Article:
Beyond the economics, labor is also concerned with assaults on civil liberties. Those civil liberties are essential to labor’s ability to organize.

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It’s been a very long time since we’ve seen organized labor as uppity as it is now. The Washington State Labor Council, the Central Labor Councils of San Francisco, Rochester, and Albany, the United Electrical Workers, the west coast dockworkers, 1199 Health and Hospital Workers, AFSCME District Council 1707, California Federation of Teachers, Pride at Work, and assorted union locals have all come out publicly against the war.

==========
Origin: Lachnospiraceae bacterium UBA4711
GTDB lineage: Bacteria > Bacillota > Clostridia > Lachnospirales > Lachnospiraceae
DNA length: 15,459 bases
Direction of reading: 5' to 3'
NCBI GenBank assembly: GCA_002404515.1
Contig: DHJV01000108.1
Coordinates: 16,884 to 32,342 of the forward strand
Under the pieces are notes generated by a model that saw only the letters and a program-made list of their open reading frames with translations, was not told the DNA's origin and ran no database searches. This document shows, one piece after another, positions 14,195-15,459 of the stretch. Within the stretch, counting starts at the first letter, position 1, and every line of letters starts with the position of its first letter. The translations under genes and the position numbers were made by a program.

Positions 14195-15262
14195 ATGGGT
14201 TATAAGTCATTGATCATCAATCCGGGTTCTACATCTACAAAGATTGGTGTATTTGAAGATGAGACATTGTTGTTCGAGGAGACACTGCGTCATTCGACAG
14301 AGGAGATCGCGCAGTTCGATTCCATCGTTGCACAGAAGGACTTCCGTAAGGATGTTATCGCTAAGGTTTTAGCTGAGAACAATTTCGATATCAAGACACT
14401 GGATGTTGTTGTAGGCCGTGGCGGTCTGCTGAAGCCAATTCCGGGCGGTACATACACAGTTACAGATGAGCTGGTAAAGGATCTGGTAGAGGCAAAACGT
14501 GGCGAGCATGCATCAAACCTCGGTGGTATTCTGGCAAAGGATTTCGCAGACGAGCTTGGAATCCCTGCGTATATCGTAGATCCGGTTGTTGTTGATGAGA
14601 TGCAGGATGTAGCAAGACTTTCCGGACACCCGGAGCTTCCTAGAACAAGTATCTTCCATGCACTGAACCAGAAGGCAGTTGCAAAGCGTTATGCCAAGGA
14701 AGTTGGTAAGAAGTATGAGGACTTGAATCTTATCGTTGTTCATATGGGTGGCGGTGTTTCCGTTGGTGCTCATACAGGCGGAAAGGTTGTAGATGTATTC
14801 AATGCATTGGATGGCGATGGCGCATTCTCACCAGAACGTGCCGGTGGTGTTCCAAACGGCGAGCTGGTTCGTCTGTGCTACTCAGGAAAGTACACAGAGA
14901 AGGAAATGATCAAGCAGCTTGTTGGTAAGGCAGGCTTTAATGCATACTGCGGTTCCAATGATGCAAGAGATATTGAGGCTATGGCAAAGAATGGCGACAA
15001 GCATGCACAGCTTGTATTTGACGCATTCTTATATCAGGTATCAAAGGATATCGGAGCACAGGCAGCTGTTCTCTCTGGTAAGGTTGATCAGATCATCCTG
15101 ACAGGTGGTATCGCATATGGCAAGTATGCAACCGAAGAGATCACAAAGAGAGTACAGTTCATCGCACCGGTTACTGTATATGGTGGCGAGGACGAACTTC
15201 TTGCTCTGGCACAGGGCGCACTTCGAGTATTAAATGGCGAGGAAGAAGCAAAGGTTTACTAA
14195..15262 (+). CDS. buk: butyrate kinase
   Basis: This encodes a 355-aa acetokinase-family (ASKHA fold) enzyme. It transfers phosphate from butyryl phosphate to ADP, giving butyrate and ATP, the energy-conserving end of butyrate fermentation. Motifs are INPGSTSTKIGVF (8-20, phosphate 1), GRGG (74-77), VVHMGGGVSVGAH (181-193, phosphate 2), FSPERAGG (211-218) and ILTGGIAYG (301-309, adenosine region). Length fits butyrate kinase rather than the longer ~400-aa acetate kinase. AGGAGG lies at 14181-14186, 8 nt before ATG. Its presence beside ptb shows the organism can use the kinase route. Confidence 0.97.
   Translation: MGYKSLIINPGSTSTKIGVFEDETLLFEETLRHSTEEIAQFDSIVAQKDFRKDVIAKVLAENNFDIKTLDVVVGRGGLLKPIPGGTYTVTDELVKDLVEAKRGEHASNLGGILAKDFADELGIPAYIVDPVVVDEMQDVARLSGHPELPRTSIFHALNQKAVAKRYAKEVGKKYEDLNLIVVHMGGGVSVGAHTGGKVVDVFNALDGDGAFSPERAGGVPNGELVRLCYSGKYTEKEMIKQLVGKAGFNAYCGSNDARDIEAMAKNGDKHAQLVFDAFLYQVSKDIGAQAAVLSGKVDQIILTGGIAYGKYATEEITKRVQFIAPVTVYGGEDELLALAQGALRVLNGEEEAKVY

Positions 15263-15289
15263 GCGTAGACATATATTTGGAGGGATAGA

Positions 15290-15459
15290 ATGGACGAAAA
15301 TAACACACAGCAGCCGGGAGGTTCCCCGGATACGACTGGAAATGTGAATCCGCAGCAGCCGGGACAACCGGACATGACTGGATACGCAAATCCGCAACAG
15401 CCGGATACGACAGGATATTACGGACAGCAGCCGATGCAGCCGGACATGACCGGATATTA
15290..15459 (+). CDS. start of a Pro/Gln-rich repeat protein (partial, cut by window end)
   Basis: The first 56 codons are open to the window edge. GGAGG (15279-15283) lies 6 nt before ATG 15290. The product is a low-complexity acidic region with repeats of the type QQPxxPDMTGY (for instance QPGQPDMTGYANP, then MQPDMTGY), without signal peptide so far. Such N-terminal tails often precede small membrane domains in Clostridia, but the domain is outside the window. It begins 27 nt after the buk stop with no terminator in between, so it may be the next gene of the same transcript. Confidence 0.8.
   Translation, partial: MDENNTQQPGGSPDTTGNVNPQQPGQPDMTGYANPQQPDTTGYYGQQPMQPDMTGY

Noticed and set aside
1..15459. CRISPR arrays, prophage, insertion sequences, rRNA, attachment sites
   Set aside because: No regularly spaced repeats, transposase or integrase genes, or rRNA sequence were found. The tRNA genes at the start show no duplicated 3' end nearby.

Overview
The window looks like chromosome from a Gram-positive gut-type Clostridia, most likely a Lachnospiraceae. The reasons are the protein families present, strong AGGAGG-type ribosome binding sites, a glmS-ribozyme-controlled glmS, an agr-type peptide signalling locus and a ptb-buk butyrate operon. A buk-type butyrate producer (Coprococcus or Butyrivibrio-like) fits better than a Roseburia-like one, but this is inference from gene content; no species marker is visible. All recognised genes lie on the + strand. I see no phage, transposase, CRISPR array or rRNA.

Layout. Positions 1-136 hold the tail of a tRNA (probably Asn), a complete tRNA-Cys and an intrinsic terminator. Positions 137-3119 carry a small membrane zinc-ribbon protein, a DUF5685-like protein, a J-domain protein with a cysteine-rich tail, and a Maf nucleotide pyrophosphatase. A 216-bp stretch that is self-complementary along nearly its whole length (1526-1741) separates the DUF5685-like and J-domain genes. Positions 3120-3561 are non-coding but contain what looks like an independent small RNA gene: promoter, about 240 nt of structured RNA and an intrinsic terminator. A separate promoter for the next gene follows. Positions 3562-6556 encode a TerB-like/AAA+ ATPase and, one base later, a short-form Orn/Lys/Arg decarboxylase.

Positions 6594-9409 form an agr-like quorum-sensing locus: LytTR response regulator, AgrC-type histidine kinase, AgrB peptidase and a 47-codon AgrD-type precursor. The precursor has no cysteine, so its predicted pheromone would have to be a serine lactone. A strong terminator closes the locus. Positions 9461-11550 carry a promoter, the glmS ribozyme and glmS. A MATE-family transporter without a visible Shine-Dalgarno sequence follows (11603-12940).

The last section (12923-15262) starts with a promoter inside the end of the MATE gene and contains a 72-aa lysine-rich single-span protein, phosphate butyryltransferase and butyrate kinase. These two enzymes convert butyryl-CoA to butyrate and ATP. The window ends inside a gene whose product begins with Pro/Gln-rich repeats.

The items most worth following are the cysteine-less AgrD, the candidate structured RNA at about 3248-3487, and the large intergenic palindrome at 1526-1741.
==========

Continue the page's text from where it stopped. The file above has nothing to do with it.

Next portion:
I know of labor anti-war groups that are active in New York City, San Francisco, Detroit, Washington DC, Albany NY, and Portland OR. And I’m sure there are others I’m unaware of.

All of the postal unions have made it clear they will not participate in the TIPS program. This is the government’s scheme to have half the workers spy on the other half.

Several unions – notably SEIU, UNITE, and the hotel/restaurant workers – are campaigning for amnesty for undocumented immigrants.

And in New York City, some 25 labor groups – including the city’s two largest unions – have joined with religious, peace, immigrant, and civil liberties groups to demand justice for the mainly Arab and South Asian immigrants detained since 9/11.

I urge those of you who are unionists to organize against the war in that venue. Anti-war labor activists have a dual role to play. We must be an anti-war voice in the labor movement and a voice for labor in the anti-war movement.